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AI + ML

Nvidia reckons this itty-bitty workstation GPU won't run up your power bill

Pulls off RTX 2000 Ada's mask, gasp – it's you, RTX 4060


Nvidia expanded its GPU portfolio Monday with an itsy-bitsy workstation card it claims delivers a sizable uplift in performance while just sipping power, relatively speaking.

With 2,816 CUDA cores and 16GB of GDDR6 ECC memory, the RTX 2000 Ada may not be Nvidia's most powerful workstation chip, but its dual-slot, half-height form factor makes it one of its smallest based on Nvidia's Ada Lovelace micro-architecture.

This isn't the first time we've seen this form factor from Nvidia. The GPU slinger's 12GB RTX A2000, which debuted in 2021, featured a similar blower-style design that was able to fit into some seriously small systems, such as HP's Z2 G9 Mini.

While the Ada refresh maintains the same 70W power budget as its predecessor, Nvidia claims the new card is approximately 30 percent faster in graphics workloads, and up to 50 percent faster in a variety of rendering and AI workloads, like the Stable Diffusion image generation model.

In terms of raw performance, Nvidia touts the card as capable of squeezing around 12 teraFLOPS at single precision or about 192 teraFLOPS of sparse FP8 from its AD107 GPU die.

If that die sounds familiar, it's the same one used in the $299 Nvidia RTX 4060 gaming GPUs, which we looked at last spring. It's not uncommon for Nvidia (or most chip houses) to recycle dies for use in multiple product families, changing up the memory config and/or enabling/disabling features to create differentiation. For example, Nvidia's L40 uses the same GPU die as the RTX 4090.

It's a similar story for the RTX 2000 Ada, which in addition to being much smaller than the RTX 4060, features twice the memory and a much lower TDP, allowing it to run entirely off the PCIe slot. The RTX 2000 Ada does have fewer CUDA cores, and presumably lower clocks, however the card isn't designed with gaming in mind.

Instead, Nvidia's RTX workstation line — what it used to call its Quadro GPUs — are certified for use with professional workloads, such as Solidworks, and why it sports things like ECC memory.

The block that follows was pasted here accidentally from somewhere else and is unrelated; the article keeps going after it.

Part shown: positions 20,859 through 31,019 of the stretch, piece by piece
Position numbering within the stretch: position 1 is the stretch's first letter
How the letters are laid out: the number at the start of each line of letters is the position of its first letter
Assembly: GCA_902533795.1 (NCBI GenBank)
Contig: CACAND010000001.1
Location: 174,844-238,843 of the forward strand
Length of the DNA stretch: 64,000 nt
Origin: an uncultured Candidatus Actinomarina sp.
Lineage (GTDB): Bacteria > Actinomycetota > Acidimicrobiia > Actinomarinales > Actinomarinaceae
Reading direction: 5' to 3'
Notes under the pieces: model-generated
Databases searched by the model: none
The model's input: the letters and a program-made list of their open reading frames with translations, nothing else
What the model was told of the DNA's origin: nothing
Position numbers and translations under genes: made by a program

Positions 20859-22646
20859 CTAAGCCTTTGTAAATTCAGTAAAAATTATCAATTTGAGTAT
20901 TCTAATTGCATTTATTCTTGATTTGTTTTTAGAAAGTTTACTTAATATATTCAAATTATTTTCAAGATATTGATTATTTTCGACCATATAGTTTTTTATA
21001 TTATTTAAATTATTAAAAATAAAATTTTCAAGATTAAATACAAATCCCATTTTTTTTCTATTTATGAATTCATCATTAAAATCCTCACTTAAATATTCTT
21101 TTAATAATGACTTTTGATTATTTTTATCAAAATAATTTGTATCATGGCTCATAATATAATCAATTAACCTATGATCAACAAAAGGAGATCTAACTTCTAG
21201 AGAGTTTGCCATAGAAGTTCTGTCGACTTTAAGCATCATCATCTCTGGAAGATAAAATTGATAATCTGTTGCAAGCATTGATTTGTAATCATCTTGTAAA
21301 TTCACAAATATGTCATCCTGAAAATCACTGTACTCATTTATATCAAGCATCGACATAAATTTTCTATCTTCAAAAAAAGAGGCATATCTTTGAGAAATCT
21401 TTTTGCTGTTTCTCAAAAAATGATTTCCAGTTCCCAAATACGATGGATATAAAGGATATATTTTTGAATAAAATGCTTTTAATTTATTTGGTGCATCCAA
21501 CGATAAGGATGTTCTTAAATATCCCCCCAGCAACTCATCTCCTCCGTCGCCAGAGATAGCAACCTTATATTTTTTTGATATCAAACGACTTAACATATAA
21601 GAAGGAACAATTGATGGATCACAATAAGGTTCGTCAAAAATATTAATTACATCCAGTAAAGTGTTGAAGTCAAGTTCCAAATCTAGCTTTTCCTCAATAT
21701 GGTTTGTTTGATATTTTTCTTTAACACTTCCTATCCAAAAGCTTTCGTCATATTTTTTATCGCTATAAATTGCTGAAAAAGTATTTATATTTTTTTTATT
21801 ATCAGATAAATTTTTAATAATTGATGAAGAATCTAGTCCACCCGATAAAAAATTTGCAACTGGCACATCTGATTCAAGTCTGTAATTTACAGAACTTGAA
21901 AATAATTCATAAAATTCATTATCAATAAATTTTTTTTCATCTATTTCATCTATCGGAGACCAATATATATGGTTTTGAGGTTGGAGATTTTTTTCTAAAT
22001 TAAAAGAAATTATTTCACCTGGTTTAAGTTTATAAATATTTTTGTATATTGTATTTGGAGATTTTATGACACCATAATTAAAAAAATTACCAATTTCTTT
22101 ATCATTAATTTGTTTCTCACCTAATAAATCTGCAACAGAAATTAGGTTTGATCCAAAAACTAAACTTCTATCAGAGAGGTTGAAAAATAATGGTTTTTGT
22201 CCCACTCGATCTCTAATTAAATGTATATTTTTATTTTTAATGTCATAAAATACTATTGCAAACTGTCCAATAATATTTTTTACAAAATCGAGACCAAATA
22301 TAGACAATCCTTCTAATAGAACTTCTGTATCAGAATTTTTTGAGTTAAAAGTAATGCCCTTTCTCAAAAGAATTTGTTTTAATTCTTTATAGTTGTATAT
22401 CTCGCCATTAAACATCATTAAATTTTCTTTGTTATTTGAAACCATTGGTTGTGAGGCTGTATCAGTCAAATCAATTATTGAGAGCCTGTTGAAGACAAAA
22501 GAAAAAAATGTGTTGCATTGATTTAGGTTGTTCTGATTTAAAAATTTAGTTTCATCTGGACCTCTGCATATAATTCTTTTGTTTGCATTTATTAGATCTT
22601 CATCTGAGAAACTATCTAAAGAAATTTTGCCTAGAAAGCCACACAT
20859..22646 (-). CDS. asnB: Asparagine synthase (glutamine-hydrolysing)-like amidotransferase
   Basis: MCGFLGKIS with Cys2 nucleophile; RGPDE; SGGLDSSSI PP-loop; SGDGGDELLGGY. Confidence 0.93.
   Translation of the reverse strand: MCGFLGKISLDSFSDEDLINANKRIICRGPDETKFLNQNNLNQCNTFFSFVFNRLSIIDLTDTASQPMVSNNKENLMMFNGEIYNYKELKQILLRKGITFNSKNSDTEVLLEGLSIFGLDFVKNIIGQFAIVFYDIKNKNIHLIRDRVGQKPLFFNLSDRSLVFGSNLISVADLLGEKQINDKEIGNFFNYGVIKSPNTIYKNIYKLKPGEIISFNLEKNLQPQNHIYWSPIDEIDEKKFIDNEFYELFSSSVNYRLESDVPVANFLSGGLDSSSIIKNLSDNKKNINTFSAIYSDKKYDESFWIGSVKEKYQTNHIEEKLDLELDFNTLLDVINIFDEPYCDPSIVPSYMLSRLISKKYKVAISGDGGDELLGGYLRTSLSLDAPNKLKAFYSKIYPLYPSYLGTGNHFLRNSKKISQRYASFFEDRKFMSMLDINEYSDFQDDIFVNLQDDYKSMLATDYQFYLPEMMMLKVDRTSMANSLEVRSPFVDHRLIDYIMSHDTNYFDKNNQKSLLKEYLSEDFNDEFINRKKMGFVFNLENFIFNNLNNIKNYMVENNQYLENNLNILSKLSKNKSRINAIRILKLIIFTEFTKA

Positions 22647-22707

Speaking of memory, the RTX 2000 Ada's larger frame buffer should also be handy for those augmenting their creative or design workloads with generative AI models. With 16GB of vRAM onboard, the card should easily be able to accommodate 13 billion parameter models at FP8 and potentially even larger ones when taking advantage of techniques like quantization.

Having said that, the card's 128-bit memory bus could prove somewhat limiting in terms of performance. You can see the full spec sheet here.

But, if all you're after is more memory for running large language models locally, there are cheaper and/or more performant options out there, especially if you can forgo Nvidia's workstation features. Nvidia's RTX 4070 TI Super and AMD's RX 7600XT graphics cards, which launched at CES last month, also feature 16GB of DRAM. The latter can be had for $329, making it considerably cheaper than the RTX 2000 Ada at $625.

If you happen to be on the lookout for a tiny workstation card with an excess of vRAM, then the RTX 2000 Ada is available now from a variety of Nvidia board partners, including Arrow Electronics, PNY, and Ingram Micro. The card will also be sold in pre-build workstations from HP, Dell Tech, and Lenovo beginning in April. ®

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